# Re: st: Interpretation of log transformed variables in logistic regression?

 From Jason Davis To statalist@hsphsun2.harvard.edu Subject Re: st: Interpretation of log transformed variables in logistic regression? Date Fri, 06 Feb 2009 17:48:22 -0800

```Thank you Austin, Martin and Massimo-

```
Upon further investigation, I found that I ahd lost most of my effective population when I failed to a add something to my zeros prior to log transforming them. Now my log odds ratios are near 1. All your explanations did help.
```
Ciao, Jason

Quoting Austin Nichols <austinnichols@gmail.com>:

```
```Jason Davis <jason_davis@umail.ucsb.edu>:
A one-unit increase in log income is a 172% increase in income, which
you estimate increases the odds of birth fivefold (a one-unit increase
in log income increases log odds by 1.68 so a one-percent increase in
income, or increase in log income of .01, increases log odds by
.0168).  If the odds of birth are .0204 at mean income, a one-percent
increase in income increases them to .0207 or so, according to your
estimates.  You have bigger problems--income is not exogenous, so an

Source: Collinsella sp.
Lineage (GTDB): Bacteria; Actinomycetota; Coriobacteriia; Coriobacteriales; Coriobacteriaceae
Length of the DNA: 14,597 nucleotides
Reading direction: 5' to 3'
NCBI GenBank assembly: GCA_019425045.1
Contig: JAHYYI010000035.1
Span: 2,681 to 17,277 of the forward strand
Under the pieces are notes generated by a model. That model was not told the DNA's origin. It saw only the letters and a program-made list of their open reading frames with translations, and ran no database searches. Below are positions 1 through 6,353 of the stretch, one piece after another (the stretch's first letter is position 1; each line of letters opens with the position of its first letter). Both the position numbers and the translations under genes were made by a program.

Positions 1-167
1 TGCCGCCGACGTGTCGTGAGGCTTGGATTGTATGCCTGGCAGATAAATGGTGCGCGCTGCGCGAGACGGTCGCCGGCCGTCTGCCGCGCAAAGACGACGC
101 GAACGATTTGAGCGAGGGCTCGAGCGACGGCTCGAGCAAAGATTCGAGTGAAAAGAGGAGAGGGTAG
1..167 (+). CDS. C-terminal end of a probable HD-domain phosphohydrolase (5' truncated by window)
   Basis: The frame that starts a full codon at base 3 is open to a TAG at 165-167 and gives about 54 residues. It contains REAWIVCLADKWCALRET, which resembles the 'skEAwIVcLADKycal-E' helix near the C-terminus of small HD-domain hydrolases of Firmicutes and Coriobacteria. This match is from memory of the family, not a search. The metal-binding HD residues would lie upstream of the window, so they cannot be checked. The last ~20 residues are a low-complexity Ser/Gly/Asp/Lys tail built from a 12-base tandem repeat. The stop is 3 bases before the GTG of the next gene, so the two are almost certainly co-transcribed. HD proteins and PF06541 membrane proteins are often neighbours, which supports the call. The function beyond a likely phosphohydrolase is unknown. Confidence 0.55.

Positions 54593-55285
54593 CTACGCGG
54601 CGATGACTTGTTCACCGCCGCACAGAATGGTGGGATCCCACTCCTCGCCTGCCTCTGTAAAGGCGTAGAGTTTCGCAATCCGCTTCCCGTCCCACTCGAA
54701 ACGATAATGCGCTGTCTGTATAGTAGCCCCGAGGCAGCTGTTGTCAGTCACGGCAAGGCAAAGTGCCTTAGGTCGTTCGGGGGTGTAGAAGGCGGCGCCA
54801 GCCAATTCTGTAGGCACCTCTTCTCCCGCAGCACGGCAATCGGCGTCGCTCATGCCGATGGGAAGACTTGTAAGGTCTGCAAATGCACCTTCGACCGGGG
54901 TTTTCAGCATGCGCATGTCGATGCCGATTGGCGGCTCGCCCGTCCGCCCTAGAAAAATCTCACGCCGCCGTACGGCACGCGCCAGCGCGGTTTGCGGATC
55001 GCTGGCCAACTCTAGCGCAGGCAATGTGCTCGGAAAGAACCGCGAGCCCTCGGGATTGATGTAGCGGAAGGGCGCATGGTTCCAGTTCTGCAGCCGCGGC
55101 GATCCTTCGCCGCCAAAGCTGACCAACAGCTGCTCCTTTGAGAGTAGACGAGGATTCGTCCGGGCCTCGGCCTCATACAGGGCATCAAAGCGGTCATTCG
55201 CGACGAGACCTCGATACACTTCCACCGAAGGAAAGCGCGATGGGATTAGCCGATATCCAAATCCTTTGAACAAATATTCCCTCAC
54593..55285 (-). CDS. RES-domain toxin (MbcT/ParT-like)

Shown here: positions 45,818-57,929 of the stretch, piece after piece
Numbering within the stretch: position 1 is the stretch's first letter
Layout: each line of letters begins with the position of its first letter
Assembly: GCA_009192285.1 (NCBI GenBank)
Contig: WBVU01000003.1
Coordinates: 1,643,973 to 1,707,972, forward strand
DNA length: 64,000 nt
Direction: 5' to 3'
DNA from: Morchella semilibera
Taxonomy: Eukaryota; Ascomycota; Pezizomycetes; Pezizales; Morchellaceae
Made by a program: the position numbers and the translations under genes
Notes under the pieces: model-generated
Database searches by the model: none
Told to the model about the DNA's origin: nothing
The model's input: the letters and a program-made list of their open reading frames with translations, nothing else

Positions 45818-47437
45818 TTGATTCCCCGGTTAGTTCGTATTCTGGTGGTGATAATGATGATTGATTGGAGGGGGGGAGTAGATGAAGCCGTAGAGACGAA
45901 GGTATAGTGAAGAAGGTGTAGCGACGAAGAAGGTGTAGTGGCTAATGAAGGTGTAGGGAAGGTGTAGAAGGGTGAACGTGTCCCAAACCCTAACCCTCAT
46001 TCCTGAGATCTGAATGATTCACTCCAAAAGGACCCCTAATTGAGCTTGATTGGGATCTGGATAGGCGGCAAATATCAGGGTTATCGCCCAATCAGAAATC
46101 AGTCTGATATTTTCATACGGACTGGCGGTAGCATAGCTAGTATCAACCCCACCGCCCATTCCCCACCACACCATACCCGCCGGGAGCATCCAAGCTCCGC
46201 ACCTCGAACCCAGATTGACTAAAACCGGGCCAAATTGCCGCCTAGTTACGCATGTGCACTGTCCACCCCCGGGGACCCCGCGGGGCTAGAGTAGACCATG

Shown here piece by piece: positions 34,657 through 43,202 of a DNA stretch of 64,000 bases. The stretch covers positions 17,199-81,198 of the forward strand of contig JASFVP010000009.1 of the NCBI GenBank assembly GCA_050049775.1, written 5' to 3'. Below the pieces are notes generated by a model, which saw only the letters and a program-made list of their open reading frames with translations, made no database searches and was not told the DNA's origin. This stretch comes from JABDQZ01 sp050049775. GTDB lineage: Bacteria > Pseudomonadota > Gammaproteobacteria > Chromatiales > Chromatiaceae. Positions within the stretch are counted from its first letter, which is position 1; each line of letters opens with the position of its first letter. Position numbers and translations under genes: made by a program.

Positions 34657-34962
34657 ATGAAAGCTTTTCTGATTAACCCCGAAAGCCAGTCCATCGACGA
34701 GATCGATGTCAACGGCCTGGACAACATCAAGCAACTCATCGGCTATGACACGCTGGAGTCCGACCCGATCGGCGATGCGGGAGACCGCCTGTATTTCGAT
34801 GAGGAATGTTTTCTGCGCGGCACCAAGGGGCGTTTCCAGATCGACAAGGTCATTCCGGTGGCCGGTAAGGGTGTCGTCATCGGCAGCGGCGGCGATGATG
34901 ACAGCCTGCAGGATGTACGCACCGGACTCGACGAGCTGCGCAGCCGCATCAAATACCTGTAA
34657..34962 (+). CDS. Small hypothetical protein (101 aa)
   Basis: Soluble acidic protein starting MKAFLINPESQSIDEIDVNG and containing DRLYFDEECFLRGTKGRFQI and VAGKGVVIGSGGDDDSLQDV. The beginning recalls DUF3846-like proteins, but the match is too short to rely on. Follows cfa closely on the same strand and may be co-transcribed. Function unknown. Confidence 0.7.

exogenous increase in income might in fact have a very different
causal impact on the odds of birth than the one you estimate.  Perhaps
even a negative impact, rather than a positive one.

```
On Fri, Feb 6, 2009 at 10:19 AM, Jason Davis <jason_davis@umail.ucsb.edu> wrote:
```I can use some help with this one. I have run a multivariate logistical
regression with log transformed continuous variables, non-transformed
continous variables, and some categorical variables. The DV is birth outcome
in a given year (yes/no) and the IV of interest is income (log transformed).
The results are in odds ratios. My confusion is how do I interpret the odds
ratio of the log transformed continous variable. Specifically, the odds
ratio of log income is 5.4. If I back transform this I get 1.68. This does
not seem right, as a \$1 increase in income would raise the odds of giving
birth in a given year by 68%. This would mean \$1,000 raise would increase
the odds by 0.68*1000 or a 680% increase in the odds of giving birth. Any
suggestions would be greatly appreciated.
```
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```
```

--
Jason Davis
PhD candidate in Geography
University of California, Santa Barbara
jason_davis@umail.ucsb.edu

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